Edward Fairfax

Elizabeth Cooper, in The Muses Library (1738) 342-44, 363.

A Gentleman of so much Merit, that he eminently deserves to be rank'd among the First of our English Writers; yet has He hitherto been treated with so much Neglect, to say no Worse, That no one Author has afforded us a tolerable Sketch of his Life; or given Themselves even the Trouble to make the slightest Enquiry after Him. — Philips so far overlooks him, that he was forc'd to crowd him into his Supplement, and his Transcriber Winstanly, does, in a Manner, the same, by postponing him till after the Earl of Rochester, Sir Thomas Pope Blunt makes no mention of him at all: And Mr. Jacob informs us he wrote in the Reign of King Charles the First tho' He dedicates his Translation of Tasso to Queen Elizabeth: Indeed all that name him, do him the Justice to allow he was an accomplish'd Genius; but then 'tis in so cool, and careless a Manner, as plainly indicates they were very little acquainted with the Merit they prais'd. — 'Twas impossible for the great Mr. Dryden to be so insensible; and, accordingly we find him introducing Spencer, and Fairfax, almost on the Level, as the leading Authors of their Times; nay tacitly yielding the Palm in Point of Musick to the last; by asserting, That Waller confess'd He ow'd the Harmony of his Numbers to the Godfrey of Bulloign, of Fairfax. — In Fact, this Gentleman is the only Writer down to D'Avenant, that needs no Apology to be made for him, on Account of the Age he lived in. — His Diction being, generally speaking, so pure, so elegant, and full of Graces, and the Turn of his Lines so perfectly Melodious, that I hardly believe the Original Italian, has greatly the Advantage in either: Nor could any Author, in my Opinion, be justify'd for attempting Tasso anew, as long as his Translation can be read.

Mr. Fairfax was natural Son of Sir Thomas Fairfax of Denton, and natural Brother to Sir Thomas Fairfax the first who was created Baron of Cameron. His younger Brother was Knighted; and slain at the memorable siege of Ostend, 1601. of which Place he was some Time Governor.

Whom he marry'd, is not on Record; or in what Circumstances he liv'd; But 'tis to be presum'd, his Father took Care to support him in a Manner suitable to his own quality, and his Son's Merit. He being always stil'd E. Fairfax, Esq; of New-Hall in Fuystone, in the Forest of Knaseborough: — The Year he dy'd in, is likewise uncertain; and the last we hear of him, is, that He was living in 1631: which argu'd that he was then pretty well advanc'd in Years; and, as I suppose, gave occasion to the many Mistakes that have been made, as to the Time he wrote in.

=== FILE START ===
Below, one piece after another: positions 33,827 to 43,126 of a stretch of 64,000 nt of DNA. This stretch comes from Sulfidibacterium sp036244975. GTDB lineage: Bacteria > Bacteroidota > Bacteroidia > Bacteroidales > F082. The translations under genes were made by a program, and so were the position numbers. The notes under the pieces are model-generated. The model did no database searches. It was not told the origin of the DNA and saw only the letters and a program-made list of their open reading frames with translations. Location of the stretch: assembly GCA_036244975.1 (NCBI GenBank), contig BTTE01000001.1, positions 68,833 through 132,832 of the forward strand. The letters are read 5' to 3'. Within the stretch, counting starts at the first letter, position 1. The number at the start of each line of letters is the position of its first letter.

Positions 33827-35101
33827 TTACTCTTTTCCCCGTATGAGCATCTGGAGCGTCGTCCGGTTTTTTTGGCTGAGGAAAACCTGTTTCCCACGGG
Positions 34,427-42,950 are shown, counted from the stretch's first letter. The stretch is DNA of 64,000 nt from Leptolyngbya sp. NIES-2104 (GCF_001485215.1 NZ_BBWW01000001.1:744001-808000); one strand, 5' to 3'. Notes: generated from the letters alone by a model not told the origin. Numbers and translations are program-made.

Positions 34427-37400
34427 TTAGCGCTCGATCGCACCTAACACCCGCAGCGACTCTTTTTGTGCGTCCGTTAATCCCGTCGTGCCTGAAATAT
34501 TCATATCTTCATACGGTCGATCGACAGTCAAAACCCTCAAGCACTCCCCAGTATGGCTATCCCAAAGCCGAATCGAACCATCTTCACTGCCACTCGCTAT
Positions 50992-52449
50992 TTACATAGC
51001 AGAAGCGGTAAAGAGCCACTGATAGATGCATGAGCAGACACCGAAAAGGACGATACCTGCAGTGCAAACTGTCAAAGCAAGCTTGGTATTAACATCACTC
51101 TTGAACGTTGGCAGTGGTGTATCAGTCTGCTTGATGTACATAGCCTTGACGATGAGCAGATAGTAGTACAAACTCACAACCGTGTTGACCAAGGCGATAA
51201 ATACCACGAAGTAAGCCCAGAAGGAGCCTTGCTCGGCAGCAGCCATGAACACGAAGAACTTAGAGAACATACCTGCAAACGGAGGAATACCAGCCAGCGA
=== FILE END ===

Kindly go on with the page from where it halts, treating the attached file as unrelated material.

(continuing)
His eldest Son was William a very learned, but splenetick Man; who was a Kind of a Tutor; or rather an intimate Friend to Mr. Stanley, who publish'd the Lives of the Philosophers; The greatest Part of the Work, as well as the Notes on Euripides truly belonging to Mr. W. Fairfax; tho' his Modesty, and Friendship declin'd the Reputation.

Mr. Fairfax, the Father, beside the Translation of Godfrey of Bulloigne, wrote the History of Edward the Black Prince, and certain witty Eclogues, which are yet in Manuscript, tho' by the Indulgence of the Family (from whom I had likewise the Honour of these Memoirs) I am permitted to oblige the World with a Specimen of their Beauties: A Favour that I am proud to say will, in one Sense however, make this Collection compleat, since it was impossible it should be so without. He wrote also a Book call'd Daemonologie, in which, tho' the Story is particular, He shows a great deal of ancient Reading and Knowledge: It is still a MS. and, in the Beginning, He gives this Character of Himself.

"I am in Religion, neither a fantastick Puritan, nor superstitious Papist, but so settled in Conscience that I have the sure Ground of God's Word to warrant all I believe, and the commendable Ordinances of our English Church to approve all I practise: In which Course I live a faithful Christian and an Obedient, and so teach my Family" [passage from the translation omitted].

The Eclogues, above quoted, are in Number Twelve; all of them wrote after the Accession of of King James to the Throne of England, on important Subjects, relating to the Manners, Characters, and Incidents of the Times he lived in; They are pointed with many fine Strokes of Satire; dignify'd with wholsome Lessons of Morality, and Policy, to those of the highest Rank; and some modest Hints even to Majesty it self — As far as Poetry is concern'd in them, the very Name of Fairfax is the highest Recommendation, and the Learning they contain, is so various, and extensive, that, according to the Evidence of his Son, (who has written large Annotations on each) No Man's Reading, beside his own, was sufficient to explain his References effectually.